I am über-thankful to God for having called me out of the futile darkness of this world into the light and knowledge of who He is and why He created me.  I live with a just-below-the-surface happy and almost excited anticipation,

  • Knowing that God IS – that He has always existed and will always be around in an unchanging state, that this world is not a product of random chemicals coalescing for no purpose
  • Knowing that God MEANS for us to know Him and share happiness and true ‘face-time’ with Him
  • Knowing that I have a daily purpose – to reveal to others the worth and beauty of God
  • Knowing that I have a sure future inheritance – a new body with categorically different abilities to see and savor God and His kingdom
  • Knowing that every single event that happens now – on earth – in my life is sent by God according to His plan for my well-being and that of others
  • Knowing that God will provide strength and wisdom and any other necessary resource for everything that He has planned for me this day

Resting on those facts and that understanding of life daily frames my life. And since the best is yet to come, I don’t feel compelled to:

  • ‘carpe diem’
  • or create and check off a bucket list

And maybe now, among those my age, I can offer a better way, a more satisfying path to the ‘good life’.  Why try to fill that void God deliberately allows to grow with self-directed projects, i.e. invented purposes and time fillers?

  • remodeling the house or buying a vacation home
  • traveling or cruising to pass the time
  • leaving a legacy so future family generations will remember Grandma & Grandpa

If there be any legacy I want to leave my grandkids it’s that the purpose of life is bigger than satisfying ourselves.  Knowing God and growing into the man or woman He plans will bring true fulfillment of a life well lived.

I read a French reflection each morning.  The verse highlighted today was Psalm 62:5

Yes, my soul, find rest in God;
    my hope comes from him.

The French translation felt more meaningful:

  • Toi, mon âme, repose-toi paisiblement sur Dieu; car mon attente est en lui.
  • You, my soul, rest peacefully on God; for my expectation is in him.

 

 

 

 

 

 

It’s good to be a sheep

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sheep

 

 

Psalm 23:1, 3  The Lord is my shepherd, I shall not want……He restores my soul. 

What peace and grounding there is to be found in the first psalm I ever remember learning.  Thank you, Cousin Terry, for reminding me of the rest and assurance that is available to all believers!

We were catching up over the phone.  In response to my question of how she was doing financially (she lives on a fixed income), she confidently recited verse 1, that she lacked and desired nothing due to our shepherding Lord.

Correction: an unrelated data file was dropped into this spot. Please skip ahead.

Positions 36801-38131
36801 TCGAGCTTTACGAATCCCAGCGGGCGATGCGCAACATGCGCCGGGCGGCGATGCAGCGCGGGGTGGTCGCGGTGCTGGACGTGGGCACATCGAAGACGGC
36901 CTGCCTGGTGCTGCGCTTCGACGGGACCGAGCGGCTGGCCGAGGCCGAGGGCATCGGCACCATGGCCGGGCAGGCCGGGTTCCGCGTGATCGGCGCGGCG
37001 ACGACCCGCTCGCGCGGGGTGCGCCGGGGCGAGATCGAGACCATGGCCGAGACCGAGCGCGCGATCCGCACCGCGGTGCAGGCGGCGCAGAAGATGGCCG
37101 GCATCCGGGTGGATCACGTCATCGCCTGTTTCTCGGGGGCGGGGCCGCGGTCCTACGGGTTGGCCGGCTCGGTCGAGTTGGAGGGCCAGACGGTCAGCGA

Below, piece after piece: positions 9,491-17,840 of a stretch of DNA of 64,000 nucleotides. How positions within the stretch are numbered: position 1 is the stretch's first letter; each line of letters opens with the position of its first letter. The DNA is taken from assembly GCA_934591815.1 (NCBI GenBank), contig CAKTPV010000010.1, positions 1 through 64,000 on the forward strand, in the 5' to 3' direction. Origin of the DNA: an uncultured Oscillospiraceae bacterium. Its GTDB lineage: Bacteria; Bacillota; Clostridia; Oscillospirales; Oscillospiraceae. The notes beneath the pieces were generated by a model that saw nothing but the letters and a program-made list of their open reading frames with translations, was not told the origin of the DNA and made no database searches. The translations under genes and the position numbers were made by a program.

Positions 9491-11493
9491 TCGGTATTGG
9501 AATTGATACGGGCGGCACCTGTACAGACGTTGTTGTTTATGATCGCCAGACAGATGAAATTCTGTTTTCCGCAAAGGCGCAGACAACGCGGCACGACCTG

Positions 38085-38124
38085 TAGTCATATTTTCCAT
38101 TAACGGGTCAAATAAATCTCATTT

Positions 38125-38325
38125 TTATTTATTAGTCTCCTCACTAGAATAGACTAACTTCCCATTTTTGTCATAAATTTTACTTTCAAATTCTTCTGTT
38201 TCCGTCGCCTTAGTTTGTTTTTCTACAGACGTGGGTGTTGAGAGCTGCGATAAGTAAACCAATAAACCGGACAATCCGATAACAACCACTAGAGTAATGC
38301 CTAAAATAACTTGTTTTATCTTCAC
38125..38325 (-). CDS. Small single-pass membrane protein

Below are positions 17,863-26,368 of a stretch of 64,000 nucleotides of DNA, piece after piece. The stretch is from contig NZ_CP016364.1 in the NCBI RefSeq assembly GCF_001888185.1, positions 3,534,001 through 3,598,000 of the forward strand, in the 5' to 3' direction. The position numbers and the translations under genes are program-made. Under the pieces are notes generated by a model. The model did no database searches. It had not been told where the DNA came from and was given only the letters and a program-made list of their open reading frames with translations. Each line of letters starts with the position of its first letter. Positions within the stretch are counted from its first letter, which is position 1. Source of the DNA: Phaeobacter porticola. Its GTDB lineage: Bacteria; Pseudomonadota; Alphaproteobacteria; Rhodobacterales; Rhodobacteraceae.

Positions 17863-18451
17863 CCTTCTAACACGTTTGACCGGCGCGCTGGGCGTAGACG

After we hung up, I savored recalling each truth and promise packed into those six verses of the 23rd psalm.

Here are my take-aways from just one and a half verses:

From verse 1 –

  • I’m a sheep.  As a simple beast, I don’t have the vision or the wisdom to know where to find green fields and clean, refreshing waters.  I need a GOOD shepherd.  Yet most of the time I operate as though I know what is best for me and where I should head.
  • The shepherd knows me well.  After all, He is MY shepherd.  That means I am HIS little sheep.  I belong to him.  And Jesus knows best how to take care of me.  I act like a foolish beast when I don’t trust Him and His provision.
  • If I don’t have the thing I think I need or want, then that something is not what I should have at the moment. In fact, I will NEVER not have what my maker knows I need.

From  verse 3 –

  • Restoration is a big deal.  The Hebrew word shuwb (#7725 Strongs) refers to life-giving actions that my Shepherd performs, namely….RETURNS, REFRESHES, STRENGTHENS, REPAIRS, CONVERTS.  So often I’m scattered, distracted, worried, headed off on an unhealthy tangent or plan.  I NEED a wise and good shepherd who knows best and doesn’t hesitate to perform holy restoration/restauration.

feeding 4000

 

 

 

  • What Jesus, my Shepherd, repairs and restores is what the Old Testament calls the soul, or nephesh (#5315 Strongs). For the Hebrews, nephesh represents the entire YOU.   Your immaterial feelings, thoughts, pleasures, desires and dreams as well as your material or physical self.

Does that include my disappointments?  what about my ‘yet-to-be-realized dreams’? And my shame?  YES!

Does that include my energy and desires, my ‘get-up-and-go’ as my Dad used to call it? In a word, YES!

This master shepherd CAN and DOES guide, provide, love, encourage, feed, console, motivate and protect me in just the right amounts and combinations at the most kairos or propitious of times.

So with just 1 verse and a fragment, the Psalmist answers my anxiety.  God is always communicating a message of rest, of peace, of provision.  My life is not as complicated as I make it out to be.  And I bet yours isn’t either.  After all, if we are Christians, we know we are just sheep, senseless and stubborn at times, but well taken care of.  Aren’t you glad our Shepherd is committed to us?